Tuesday, May 21, 2013

To Protect and Serve

On a radio show I listen to frequently, I've noticed that a lot of hay has been made over the technical obligations of public servants to the people. The critique flows all the way up to the high-water mark of prominent, elected officials. But it also trickles down to the fingers of service and enforcement. In either case, but especially the latter, I think the critique is somewhat misguided.

The main thrust of the argument lies in the conception of government as a social contract, where people exchange their power and allegiance for protection and stability. Or so the story goes. The condemnation comes out of the fact that public servants are not (enforceably) obligated to live up to their end of the bargain in many ways. For instance, police officers can not be physically required to answer a distress call. That may, of course, result in such an officer losing his job. But, nonetheless, the contention seems to be over whether such servants should be physically forced to serve.

As a libertarian, it's easy to get caught up in that argument. Personal assets are being expropriated to provide for such services. And, contrary to the much of the senseless progressive mantra, libertarians just as well as anyone should expect to at least receive the services they've paid for (even if they are against the arrangement to begin with). But, it is important to consider that there may be limits to what justice can demand. We're certainly entitled to compensation for these expropriated assets. But the question of "How?" is a more complicated one.

Let's suppose that you and another individual write up a contract for lawn work. The other individual never delivers on his promise and, alas, you have already paid him ahead of time for these services. Justice would seem to demand, if nothing else, that you would be repaid. Or, if amenable to both parties, servicing the existing contractual obligations may be sufficient. What would not be acceptable, however, is tying the other individual up, leash and chain, to force him to perform those services. This is because, while that individual may owe you something, he is still a human being. And unless he is volitionally egregious with respect to the rights and well-being of the others around him, enslaving him in such a manner is beneath human dignity. Without further details, justice only seems to demand compensation in this case.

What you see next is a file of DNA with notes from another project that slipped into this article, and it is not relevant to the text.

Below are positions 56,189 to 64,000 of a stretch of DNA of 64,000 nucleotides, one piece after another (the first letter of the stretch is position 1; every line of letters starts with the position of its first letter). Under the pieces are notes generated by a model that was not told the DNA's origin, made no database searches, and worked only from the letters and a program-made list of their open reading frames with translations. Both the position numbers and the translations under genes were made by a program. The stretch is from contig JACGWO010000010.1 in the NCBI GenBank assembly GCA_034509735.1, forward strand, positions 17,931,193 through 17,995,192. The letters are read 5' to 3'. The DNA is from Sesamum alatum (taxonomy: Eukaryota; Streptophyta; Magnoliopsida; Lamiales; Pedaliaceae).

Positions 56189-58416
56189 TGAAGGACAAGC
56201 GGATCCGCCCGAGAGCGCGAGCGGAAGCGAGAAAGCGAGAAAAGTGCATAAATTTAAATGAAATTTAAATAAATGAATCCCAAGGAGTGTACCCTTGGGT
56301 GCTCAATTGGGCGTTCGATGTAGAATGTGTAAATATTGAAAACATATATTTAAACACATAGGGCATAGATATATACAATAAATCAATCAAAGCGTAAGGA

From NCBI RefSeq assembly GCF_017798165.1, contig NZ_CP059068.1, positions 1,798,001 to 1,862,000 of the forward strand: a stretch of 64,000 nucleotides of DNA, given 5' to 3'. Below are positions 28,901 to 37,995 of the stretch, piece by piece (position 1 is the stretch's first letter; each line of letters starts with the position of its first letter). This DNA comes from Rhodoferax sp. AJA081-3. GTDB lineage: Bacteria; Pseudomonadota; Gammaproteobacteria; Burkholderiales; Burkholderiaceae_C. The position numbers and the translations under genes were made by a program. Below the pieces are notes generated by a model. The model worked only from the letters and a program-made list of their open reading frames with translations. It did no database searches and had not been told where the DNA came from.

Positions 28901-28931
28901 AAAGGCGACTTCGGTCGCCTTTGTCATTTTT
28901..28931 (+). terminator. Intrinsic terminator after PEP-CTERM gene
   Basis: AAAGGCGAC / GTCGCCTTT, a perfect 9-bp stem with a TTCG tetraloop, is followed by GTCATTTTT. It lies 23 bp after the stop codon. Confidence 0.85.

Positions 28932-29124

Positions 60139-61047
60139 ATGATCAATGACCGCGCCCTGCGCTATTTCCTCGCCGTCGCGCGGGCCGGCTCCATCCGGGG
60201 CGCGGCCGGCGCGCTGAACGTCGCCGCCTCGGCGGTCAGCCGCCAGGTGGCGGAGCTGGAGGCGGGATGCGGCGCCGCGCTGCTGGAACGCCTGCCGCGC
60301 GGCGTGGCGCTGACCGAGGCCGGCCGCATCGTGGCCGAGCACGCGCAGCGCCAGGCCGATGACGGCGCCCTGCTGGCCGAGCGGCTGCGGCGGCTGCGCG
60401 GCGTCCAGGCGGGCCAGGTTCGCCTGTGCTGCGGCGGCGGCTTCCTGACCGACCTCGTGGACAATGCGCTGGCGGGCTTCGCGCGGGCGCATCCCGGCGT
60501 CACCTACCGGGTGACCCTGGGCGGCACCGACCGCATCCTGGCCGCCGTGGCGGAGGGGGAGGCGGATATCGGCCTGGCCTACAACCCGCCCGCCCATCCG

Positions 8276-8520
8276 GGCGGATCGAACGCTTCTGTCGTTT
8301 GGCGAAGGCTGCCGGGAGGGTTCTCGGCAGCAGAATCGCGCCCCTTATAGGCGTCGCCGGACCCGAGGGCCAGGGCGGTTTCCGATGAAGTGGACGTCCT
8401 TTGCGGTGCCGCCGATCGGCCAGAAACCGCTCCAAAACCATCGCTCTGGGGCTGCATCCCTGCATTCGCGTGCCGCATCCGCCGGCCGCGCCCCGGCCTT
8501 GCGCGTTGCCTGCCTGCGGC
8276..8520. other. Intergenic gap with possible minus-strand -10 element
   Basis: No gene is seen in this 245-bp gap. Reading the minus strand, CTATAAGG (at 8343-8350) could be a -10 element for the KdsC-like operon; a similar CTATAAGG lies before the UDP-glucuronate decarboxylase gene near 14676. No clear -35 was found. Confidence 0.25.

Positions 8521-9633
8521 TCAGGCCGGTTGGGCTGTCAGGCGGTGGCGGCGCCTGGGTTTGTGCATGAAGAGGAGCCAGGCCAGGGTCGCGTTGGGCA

Now let's consider the same situation. But, instead, the other party has forced you into such a contractual agreement under duress. Later you're put in a position where you are able to extract justice. What is its composition? Well, clearly, we could at least demand compensation for whatever was expropriated under duress. Can we then also force such a man to actually perform those contracted services? Unless you're working with a highly punitive framework of justice, it's hard to see why that should be the case. It seems appropriate, perhaps, to demand additional compensation for the anguish you might have endured in being threatened in such ways. But it's not clear that force or incarceration are called for (unless that individual should refuse to compensate).

There will, of course, be people who disagree pretty strongly with that. But most radical libertarians are fairly skeptical if not critical of forced performance in contracts. Now, understandably, we're talking about a contract that is not only invalid but carried out under duress. So it's easy to understand how one can get angry at the person on the other side of the gun barrel. I guess what I'm saying is that such reactions speak more to our anger and desire to punish than they do to the content of justice. Maybe my view of a "truly libertarian" world differs, but in the world I envision, people are not enforceably obligated to perform as per their contracts. Restitution, not retribution - this speaks to the content of justice.

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